Cross-posted at Bitch Ph.D.
I almost feel guilty about faking the date and time stamp on this post. I was enlisted into the Bitch Army for a Wednesday gig, but I'm kinda busy this Wednesday, so I'm horning in on No Nym's Tuesday. The topic at hand is guilt, and I excel at rationalization, so...no guilt.
My son, Ben, recently asked me why I take trips away from home without him and my husband. I’ve had five such trips in his six years, ranging from a three-day weekend to a week’s vacation. Every last one of them was completely optional and recreational, so it’s not as if I were traveling for business (I’m a stay-at-home mom and freelance editor) or for family obligations. Faced with a questioning child, I suspect that many women would instinctively feel that much-ballyhooed female/maternal guilt about taking time for themselves.
But that guilt thing is not my cup o’ tea. My friend DoctorMama recently blogged about feeling guilty, and the comments thread indicates that she’s far from alone. There was just one commenter who spoke my language: “I don’t think I ever feel too guilty about things I have or have not done. I'm pretty good at justifying my reasoning. I just look at everything as one step at a time and that there's no point in getting worked up over things you can't change.” Turns out that particular commenter is a man. Of course! What woman would think that way? Oh, right—me.
Now, I drafted this post before discovering that he wasn’t a she, which leads me in an entirely different direction. It doesn’t seem to me that men struggle as much with this ilk of guilt—what say you, gentlemen? Do the tropes of Catholic guilt and Jewish guilt weigh equally on men and women, or are women particularly susceptible to berating themselves? Is it just that women are more comfortable openly expressing their regrets, while men subsume their guilty feelings? Or is the patriarchy to blame for encouraging women to blame themselves for this, that, and the other thing? (Discuss.)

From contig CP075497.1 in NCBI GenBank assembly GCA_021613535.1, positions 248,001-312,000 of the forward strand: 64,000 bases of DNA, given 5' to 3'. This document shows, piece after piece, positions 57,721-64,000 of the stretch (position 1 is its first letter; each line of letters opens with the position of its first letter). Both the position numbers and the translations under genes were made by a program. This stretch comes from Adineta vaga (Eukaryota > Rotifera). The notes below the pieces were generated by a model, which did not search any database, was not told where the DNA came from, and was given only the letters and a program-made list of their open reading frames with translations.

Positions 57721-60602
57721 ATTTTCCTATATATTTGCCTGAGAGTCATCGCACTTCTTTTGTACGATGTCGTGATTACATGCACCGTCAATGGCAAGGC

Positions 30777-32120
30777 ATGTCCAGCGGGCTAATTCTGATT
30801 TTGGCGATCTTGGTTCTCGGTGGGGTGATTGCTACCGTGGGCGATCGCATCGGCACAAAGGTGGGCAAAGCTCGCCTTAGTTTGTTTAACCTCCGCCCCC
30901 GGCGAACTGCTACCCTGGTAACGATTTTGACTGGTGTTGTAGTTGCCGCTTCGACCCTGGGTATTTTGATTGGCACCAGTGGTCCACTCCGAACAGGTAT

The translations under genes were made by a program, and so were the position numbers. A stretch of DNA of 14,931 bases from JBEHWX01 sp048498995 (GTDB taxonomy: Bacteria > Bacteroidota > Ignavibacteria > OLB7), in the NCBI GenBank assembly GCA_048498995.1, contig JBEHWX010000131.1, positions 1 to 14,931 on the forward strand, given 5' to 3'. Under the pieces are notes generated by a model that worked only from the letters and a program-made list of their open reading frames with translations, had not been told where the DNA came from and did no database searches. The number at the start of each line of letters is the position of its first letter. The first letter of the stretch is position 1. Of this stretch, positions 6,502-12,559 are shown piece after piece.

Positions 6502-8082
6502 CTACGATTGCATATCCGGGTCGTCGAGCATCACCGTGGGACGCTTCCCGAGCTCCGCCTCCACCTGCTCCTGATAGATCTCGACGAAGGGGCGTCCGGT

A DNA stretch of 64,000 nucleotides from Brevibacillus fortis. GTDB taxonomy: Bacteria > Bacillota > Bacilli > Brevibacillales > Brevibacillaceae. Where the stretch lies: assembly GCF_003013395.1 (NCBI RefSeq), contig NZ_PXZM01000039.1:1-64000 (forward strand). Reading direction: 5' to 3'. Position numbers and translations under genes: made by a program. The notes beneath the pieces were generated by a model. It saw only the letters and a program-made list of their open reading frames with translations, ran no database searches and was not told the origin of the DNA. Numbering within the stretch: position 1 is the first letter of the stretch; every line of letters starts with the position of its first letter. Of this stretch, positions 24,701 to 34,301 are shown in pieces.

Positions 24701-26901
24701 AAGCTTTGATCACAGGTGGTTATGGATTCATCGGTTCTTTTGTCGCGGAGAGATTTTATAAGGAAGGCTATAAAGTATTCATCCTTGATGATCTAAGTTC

In addition to having traveled like a (modestly) footloose single woman, I also exhibit a stark degree of parental slackitude on evenings and weekends when my husband is home from work. A full day (or five of them) in close proximity to a small child, while rewarding, can grow wearying.
But I don’t feel guilty about taking these vacations and daily breathers. By getting to wallow in “me time,” I recharge my drained batteries and lessen the amount of time I sit around feeling put upon by childrearing/household/freelance responsibilities. Goodness, I’d have plenty to feel guilty about if I never got a break—feeling oppressed by a pretty decent life that just didn’t happen to spoil me rotten? I might feel guilty about that. But I feel much more content knowing that I can get a breather when I need one, that my own interests and interior life are deemed important by my spouse.
I can also rationalize the “me time” thus: My husband’s a fabulous dad who finds 24-hours-a-day one-on-one time with the kid to be much less draining than I do, as he doesn’t have to do it all the time and he’s innately far more patient than I. Ben really does seem to depend on his mom and dad equally—when he’s injured or scared, he evinces no preference for one parent over the other. What better grounding can you give a child than a close relationship with two loving adults? Plus, one of those loving adults would tend to be crankier if she didn’t get to nourish her inner self along the way. (As you see, I am adept at piling justifications upon rationalizations as needed.)
So maybe I’m just a selfish bitch who doesn’t have enough heart to dedicate her all to her child and spouse. But in a person who is essentially good and decent (i.e., this doesn’t apply to that scumbag Joe Francis), I think guilt is nothing but a tremendous energy suck. I encourage you all to take a couple of the things you feel guilty about and rationalize away the guilt. Go ahead—we’ll wait. Did you do it? Do you feel the burden lightening? I hope you do.